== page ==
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   2014| March-April  | Volume 48 | Issue 2  
    Online since March 13, 2014

 
 
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REVIEW ARTICLES
Tubercular spondylitis in children
Anil K Jain, Ravi Sreenivasan, R Mukunth, Ish Kumar Dhammi
March-April 2014, 48(2):136-144
DOI:10.4103/0019-5413.128747  PMID:24741133
Spine of the child has unique anatomy and growth potential to grow to adult size. Tuberculosis (TB) spine results in bone loss as well as disturbed growth potential, hence spinal deformities may progress as the child grows. The growth potential is also disturbed when the disease focus is surgically intervened. Surgery is indicated for complications such as deformity, neurological deficit, instability, huge abscess, diagnostic dilemma and in suspected drug resistance to mycobacterium tuberculosis. The child on antitubercular treatment needs to be periodically evaluated for weight gain and drug dosages need to be adjusted accordingly. The severe progressive kyphotic deformity should be surgically corrected. Mild to moderate cases should be followed up until maturity to observe progression/improvement of spinal deformity. The surgical correction of kyphotic deformity in active disease is less hazardous than in a healed kyphosis. The internal kyphectomy by extra pleural approach allows adequate removal of internal salient in paraplegic patients with healed kyphotic deformity.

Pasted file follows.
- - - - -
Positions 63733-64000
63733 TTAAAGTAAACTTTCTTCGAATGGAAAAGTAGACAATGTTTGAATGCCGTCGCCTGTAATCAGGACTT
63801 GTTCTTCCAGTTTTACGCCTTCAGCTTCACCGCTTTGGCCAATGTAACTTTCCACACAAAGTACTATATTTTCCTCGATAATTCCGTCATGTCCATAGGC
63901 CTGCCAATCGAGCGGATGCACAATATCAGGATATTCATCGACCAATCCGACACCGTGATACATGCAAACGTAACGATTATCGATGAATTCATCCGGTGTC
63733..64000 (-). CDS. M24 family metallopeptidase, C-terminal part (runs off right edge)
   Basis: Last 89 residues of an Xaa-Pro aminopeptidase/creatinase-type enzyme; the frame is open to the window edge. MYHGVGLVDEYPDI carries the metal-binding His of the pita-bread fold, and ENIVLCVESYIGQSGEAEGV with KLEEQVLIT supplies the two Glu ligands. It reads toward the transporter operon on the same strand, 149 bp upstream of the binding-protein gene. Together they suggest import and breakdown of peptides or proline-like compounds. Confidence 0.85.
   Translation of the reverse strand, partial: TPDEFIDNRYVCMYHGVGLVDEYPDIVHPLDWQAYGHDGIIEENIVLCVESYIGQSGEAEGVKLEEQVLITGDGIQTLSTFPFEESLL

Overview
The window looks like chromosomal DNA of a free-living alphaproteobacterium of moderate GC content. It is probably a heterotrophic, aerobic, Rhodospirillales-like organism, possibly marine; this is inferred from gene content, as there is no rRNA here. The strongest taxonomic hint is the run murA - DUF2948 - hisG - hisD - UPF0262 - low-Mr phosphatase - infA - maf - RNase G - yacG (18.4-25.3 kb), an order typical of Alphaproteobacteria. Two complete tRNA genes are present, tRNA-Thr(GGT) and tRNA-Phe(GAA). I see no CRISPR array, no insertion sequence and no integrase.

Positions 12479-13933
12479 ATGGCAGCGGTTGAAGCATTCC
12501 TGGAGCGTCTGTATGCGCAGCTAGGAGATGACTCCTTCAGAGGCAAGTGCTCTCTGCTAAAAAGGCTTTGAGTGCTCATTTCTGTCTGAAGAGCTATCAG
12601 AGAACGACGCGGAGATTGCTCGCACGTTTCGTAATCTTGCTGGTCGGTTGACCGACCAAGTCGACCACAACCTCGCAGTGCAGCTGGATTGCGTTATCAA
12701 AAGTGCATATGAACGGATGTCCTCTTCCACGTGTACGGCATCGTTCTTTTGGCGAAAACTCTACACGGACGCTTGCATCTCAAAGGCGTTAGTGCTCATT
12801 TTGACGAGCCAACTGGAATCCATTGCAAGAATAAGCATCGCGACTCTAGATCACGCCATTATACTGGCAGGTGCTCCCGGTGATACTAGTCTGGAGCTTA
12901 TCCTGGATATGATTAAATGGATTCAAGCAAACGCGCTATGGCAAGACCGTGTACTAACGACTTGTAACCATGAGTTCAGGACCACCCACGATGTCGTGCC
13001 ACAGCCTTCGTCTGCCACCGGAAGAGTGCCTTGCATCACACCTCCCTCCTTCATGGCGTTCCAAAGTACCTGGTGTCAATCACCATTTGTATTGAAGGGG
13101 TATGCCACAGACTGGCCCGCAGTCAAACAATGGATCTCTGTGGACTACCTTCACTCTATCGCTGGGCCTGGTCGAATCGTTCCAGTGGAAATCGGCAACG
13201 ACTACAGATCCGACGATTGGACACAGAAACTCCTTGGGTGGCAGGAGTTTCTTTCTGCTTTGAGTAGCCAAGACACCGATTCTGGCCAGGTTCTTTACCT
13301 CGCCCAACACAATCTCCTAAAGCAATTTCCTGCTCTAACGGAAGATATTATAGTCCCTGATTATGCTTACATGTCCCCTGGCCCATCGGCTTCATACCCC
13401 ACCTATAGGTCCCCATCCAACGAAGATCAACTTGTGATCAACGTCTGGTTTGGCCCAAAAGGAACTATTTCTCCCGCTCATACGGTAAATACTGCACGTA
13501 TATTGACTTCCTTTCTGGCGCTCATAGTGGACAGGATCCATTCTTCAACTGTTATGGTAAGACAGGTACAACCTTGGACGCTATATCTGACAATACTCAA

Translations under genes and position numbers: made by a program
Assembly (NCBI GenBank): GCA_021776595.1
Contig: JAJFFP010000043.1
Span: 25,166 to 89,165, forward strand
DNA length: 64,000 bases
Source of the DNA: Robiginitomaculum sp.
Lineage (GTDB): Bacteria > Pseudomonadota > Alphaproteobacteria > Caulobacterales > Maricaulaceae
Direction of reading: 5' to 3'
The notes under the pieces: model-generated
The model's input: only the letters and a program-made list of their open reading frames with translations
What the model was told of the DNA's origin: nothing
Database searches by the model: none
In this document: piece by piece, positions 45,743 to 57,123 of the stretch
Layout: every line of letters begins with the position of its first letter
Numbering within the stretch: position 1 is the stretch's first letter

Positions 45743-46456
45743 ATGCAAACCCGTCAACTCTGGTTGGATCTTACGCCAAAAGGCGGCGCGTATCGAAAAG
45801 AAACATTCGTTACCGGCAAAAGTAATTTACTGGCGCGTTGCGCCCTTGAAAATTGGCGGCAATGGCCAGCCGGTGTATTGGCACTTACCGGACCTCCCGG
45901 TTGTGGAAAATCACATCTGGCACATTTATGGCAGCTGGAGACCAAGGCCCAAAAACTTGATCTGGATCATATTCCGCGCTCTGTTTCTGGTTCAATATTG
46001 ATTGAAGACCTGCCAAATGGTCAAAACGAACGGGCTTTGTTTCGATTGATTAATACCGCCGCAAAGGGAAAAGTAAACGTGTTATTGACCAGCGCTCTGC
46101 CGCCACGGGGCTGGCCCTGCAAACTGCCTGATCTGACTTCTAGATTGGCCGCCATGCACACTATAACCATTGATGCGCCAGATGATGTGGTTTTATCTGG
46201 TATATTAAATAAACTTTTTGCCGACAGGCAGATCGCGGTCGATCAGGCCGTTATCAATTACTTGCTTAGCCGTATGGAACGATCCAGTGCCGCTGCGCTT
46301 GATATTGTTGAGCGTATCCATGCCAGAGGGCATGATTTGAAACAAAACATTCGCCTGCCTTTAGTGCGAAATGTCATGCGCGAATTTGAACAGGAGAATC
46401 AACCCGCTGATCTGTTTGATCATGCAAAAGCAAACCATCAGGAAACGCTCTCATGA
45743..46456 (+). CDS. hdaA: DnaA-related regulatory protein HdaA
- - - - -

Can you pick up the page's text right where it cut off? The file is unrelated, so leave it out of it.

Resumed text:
9 4,334 407
ORIGINAL ARTICLES
Longitudinal study of body composition in spinal cord injury patients
Roop Singh, Rajesh K Rohilla, Gaurav Saini, Kiranpreet Kaur
March-April 2014, 48(2):168-177
DOI:10.4103/0019-5413.128760  PMID:24741139